Category: Rule 419

Rule 419: Are Rule 419 Companies poised to be the next big thing in the small-cap sector? Recently, the small-cap and reverse merger market has diminished substantially. Operating businesses are wary of completing reverse mergers, and PIPE investors are harder to come by. The reasons for this are easily identifiable…

Jul292014

Direct Public Offerings by Shell Companies- Tread Carefully

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As I’ve written about previously, recently (albeit not officially) the Securities and Exchange Commission (“SEC”) has materially altered its position on offerings by shell companies that are not blank check companies.  In particular, over the past year, numerous shell companies that are not also blank check companies have completed direct public offerings using a S-1 registration statement and successfully obtained market maker support and a ticker symbol from FINRA and are trading.

Rule 419 and Blank Check Companies

The provisions of Rule 419 apply to every registration statement filed under the Securities Act of 1933, as amended, by a blank check company.  Rule 419 requires that the

Oct012013

SEC has Modified Policies on Offerings by Shell Companies

Recently, albeit not officially, the Securities and Exchange Commission (“SEC”) has materially altered its position on offerings by shell companies that are not blank-check companies.  In particular, over the past year, numerous shell companies that are not also blank-check companies have completed offerings using an S-1 registration statement and successfully obtained market maker support and a ticker symbol from FINRA and are trading.  As recently as 18 months ago, this was not possible.

Rule 419 and Blank-Check Companies

The provisions of Rule 419 apply to every registration statement filed under the Securities Act of 1933, as amended, by a blank-check company.  Rule 419 requires that the blank-check company filing such registration statement deposit the securities being offered and proceeds of the offering into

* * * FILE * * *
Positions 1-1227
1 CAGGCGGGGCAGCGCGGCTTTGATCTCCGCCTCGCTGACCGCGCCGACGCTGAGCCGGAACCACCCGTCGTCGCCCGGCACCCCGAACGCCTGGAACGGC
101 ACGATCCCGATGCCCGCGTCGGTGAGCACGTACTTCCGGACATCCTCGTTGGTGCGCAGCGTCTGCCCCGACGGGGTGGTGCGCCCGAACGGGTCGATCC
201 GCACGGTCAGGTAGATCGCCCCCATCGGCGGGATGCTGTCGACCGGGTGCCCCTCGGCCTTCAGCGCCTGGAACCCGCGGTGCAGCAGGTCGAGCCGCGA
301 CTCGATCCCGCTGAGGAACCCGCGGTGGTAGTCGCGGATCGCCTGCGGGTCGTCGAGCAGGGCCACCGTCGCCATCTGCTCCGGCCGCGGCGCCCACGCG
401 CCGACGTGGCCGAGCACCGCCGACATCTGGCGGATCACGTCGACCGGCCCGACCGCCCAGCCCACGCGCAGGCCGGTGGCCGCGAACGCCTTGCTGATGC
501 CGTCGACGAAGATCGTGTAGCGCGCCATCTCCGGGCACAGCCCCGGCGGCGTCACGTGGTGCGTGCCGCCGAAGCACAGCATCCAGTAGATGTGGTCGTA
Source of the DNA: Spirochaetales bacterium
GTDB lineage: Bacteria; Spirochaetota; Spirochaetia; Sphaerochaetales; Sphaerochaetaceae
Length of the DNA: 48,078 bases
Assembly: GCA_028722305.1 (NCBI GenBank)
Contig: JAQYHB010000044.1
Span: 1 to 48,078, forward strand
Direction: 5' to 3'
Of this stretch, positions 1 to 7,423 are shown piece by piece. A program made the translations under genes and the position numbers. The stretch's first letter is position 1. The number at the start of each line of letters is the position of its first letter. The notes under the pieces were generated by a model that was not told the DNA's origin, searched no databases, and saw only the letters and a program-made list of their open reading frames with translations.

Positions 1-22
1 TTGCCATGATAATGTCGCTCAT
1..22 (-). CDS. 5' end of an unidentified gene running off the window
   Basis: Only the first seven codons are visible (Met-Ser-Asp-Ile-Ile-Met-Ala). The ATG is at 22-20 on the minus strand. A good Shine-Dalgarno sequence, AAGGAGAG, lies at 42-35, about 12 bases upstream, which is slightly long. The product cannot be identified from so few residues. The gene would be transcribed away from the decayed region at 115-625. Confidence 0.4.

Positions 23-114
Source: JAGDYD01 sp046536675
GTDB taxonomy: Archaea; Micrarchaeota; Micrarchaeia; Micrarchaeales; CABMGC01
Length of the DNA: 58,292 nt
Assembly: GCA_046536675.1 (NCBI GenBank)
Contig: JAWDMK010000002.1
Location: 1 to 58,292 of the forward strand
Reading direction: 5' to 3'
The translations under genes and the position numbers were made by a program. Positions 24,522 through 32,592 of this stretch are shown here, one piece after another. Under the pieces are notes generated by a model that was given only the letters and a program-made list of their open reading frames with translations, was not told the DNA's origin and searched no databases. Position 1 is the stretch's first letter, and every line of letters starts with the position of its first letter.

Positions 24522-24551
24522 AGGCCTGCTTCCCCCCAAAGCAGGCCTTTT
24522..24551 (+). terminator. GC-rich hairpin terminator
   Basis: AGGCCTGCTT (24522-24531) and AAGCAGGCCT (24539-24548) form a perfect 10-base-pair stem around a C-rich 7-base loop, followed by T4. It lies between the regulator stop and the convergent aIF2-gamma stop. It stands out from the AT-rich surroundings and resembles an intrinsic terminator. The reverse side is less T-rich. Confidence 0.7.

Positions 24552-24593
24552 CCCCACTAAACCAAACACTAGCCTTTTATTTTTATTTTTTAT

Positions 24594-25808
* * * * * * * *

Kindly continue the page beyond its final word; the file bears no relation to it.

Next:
Dec092011

Private Capital Marketplace – A First Look

As I discussed in a recent blog, the attraction of the small cap and reverse merger market has diminished greatly in the past two years.  The Over the Counter market has become an expensive place to conduct business; the antithesis of the very reason small companies sought to list there to begin with. Accessing capital markets for microcap companies is not as simple as it once was.

In addition to the added expensive of complying with the Securities Exchange Act of 1934 disclosure requirements, the marketplace invites speculators who short sell (bet that the price of a stock will go down) and hedge with derivatives, often creating unpredictable volatility and share prices not indicative of the underlying value of the actual business.

No Automatic Liquidity for Issuers

Being public is no guarantee of liquidity either. It’s fantastic for an issuer to state that their stock is being quoted at $5.00 per share, but if there is no volume (the shares

Nov162011

Why Rule 419 Companies May Revitalize the Small-Cap Market